Impacts of the Increased Air Passenger Volumes on air Operations

The increase in the volume of air passenger operations has led to the emergence of major challenges that affect the operations of airlines and airports. Higher demand of the airline services than the available supply affects the ability of airlines and airports to offer quality services to customers in timely manner. Recently, for instance, queues at EWR are becoming too long to the extent that they make most passengers dissatisfied with the aviation services (Newman). In some cases, the customers are required to book for tickets many days before the time of departure. Today, queues for security checks at the airports are longer than ever before. Another issue is that the increasing volume of air passengers has contributed to congestion at the runaways of EWR and other airports. The increase in the demand for air transport services has influenced the existing airlines to purchase more aircrafts and to initiate operations in new routes. Consequently, the volume of flights into and from airports has also increased, leading to congestion in most airports (Newman). Over the next ten years, the volume of air passengers and flights is set to grow by a significant margin, as explained earlier. This implies that the challenges that are experienced by airlines and airport operators today are going to worsen in the future if not action is taken to establish a way of accommodating the increasing number of passengers.


The Ports authority of New Jersey and New York has noted the possible challenges that are likely to emerge in the future due to the increase in air passenger volume. Although there are plans to renovate EWR are other airports, there have been delays in initiating the improvements projects. In order to avoid facing serious challenges over the next 10 years, the Ports authority should initiate improvement projects for the terminals of EWR as soon as possible. The main focus of the improvement should be to add more effective facilities that will help to enhance the capacity of the airport to accommodate more passengers. If possible, the modifications should be done on all the three terminals of the airport.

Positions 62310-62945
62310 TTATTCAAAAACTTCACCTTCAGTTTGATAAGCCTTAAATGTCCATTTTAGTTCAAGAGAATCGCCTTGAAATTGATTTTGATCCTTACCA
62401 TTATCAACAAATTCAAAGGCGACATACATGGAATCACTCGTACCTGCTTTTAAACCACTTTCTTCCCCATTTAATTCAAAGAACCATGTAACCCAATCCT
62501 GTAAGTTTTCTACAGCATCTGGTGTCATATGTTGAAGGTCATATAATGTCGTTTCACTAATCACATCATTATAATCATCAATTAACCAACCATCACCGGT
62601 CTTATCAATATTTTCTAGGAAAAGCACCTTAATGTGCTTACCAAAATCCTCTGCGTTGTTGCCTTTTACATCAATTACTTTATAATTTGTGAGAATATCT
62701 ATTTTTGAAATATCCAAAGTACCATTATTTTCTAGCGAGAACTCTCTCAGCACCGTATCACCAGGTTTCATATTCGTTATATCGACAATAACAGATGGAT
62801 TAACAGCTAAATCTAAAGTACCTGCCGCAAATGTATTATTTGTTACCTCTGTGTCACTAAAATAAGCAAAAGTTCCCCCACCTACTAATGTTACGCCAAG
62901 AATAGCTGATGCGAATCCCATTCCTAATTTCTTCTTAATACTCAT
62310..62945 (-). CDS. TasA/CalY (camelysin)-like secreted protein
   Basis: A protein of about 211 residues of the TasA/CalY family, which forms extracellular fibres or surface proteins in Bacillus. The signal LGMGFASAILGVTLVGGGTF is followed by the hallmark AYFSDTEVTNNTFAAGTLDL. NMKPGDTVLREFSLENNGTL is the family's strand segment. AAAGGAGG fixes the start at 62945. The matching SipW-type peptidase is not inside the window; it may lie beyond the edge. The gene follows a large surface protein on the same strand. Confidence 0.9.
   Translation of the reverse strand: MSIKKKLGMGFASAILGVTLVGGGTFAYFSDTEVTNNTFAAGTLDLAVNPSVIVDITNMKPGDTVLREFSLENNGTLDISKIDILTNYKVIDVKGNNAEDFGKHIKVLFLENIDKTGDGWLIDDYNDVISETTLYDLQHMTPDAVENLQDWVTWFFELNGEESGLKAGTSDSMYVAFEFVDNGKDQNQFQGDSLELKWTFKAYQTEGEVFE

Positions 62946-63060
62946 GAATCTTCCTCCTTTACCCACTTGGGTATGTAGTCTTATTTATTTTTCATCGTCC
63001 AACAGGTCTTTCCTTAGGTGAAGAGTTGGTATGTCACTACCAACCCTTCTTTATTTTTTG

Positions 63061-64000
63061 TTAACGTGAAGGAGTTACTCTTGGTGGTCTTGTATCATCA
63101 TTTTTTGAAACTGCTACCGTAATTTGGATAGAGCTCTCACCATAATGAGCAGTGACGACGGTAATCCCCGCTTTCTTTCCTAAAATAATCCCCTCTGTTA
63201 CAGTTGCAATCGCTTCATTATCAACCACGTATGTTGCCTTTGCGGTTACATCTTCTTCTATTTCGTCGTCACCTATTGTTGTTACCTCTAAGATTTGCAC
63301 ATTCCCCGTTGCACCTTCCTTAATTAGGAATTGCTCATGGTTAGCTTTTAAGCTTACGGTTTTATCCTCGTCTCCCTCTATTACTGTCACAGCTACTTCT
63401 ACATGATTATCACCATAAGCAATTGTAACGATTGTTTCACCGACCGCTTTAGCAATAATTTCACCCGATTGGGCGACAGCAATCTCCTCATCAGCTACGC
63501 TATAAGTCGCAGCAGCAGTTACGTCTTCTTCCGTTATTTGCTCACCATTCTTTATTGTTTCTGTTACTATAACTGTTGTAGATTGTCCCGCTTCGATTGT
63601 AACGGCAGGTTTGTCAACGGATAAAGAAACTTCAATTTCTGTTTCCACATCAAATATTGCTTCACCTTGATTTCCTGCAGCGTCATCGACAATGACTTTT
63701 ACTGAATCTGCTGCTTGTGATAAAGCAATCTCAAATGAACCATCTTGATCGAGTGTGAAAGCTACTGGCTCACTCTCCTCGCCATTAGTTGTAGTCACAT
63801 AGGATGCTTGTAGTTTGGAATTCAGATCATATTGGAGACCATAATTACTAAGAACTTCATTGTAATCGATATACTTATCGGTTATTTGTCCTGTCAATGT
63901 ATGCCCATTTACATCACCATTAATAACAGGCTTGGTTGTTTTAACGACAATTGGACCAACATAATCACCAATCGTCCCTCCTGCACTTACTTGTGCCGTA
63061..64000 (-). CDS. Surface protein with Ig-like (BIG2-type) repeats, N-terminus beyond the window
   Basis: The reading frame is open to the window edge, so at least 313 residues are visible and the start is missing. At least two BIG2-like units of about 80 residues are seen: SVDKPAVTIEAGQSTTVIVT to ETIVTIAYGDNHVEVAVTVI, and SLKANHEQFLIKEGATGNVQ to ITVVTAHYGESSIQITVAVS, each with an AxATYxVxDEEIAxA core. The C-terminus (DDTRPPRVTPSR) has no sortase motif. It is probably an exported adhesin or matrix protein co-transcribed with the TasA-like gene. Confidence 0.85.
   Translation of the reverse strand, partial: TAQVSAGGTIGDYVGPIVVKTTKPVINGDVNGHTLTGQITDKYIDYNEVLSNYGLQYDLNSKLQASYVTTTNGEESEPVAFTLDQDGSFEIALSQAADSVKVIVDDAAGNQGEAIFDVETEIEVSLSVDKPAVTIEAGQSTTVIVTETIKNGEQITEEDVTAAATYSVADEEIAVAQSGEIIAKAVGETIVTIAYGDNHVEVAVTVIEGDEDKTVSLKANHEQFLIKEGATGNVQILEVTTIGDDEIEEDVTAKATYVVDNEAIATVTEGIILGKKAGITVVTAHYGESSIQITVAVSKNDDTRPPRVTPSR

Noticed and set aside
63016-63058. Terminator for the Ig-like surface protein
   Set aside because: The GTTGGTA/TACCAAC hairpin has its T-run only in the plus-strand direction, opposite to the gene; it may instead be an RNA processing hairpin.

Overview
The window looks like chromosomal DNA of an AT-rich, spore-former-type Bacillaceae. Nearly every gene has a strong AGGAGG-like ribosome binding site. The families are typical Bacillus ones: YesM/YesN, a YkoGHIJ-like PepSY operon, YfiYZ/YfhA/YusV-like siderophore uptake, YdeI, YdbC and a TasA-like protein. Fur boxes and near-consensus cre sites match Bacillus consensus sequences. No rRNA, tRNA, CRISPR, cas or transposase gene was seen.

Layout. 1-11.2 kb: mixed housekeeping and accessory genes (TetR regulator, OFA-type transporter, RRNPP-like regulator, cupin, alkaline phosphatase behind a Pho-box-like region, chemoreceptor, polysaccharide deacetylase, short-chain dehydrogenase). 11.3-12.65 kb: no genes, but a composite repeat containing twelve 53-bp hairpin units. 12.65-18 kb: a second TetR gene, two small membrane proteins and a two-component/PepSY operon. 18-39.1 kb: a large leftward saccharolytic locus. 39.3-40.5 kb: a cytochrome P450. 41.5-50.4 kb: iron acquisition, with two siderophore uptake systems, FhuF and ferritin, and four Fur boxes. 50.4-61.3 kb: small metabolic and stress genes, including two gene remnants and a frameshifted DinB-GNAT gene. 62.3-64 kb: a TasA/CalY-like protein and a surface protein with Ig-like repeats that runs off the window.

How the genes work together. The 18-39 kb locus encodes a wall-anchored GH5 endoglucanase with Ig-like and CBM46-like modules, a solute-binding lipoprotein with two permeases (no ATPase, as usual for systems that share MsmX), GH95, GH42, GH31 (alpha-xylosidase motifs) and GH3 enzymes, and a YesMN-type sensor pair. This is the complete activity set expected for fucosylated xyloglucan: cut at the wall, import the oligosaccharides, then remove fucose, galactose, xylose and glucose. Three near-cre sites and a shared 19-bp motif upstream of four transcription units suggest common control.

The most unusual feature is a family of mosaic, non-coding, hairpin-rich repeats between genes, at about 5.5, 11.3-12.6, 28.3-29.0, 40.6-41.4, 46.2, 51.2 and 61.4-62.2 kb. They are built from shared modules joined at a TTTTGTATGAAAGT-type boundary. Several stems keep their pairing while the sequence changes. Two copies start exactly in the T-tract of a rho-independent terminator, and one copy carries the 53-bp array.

Works Cited
  • Bureau of Transportation Statistics. “Newark, NJ: Newark Liberty International (EWR).”U.S.
  • Department of Transportation. February 2016. <https://www.transtats.bts.gov/airports.asp?pn=1&Airport=EWR&Airport_Name=Newark,%20NJ:%20Newark%20Liberty%20International&carrier=FACTS> Accessed 4 March 2017.
  • Newark Liberty International Airport. Newark Liberty International Airport – Terminal A Redevelopment. 2016. <https://www.panynj.gov/airports/ewr-redevelopment/index.html> Accessed 4 March 2017.
  • Newark Liberty International Airport. “History of Newark Liberty International Airport.” Port Authority of New York and New Jersey, 2017. < https://www.panynj.gov/airports/ewr-history.html> Accessed 4 March 2017.
  • Newman, Richard. “Challenges for Newark airport’s runway king United.” NewJersey.com,
  • February 24. 2013. <https://archive.northjersey.com/news/united-maintains-70-percent-marketshare-at-newark-despite-inroads-by-low-cost-carriers-for-newark-s-runway-king-1.557659?page=all> Accessed 4 March 2017.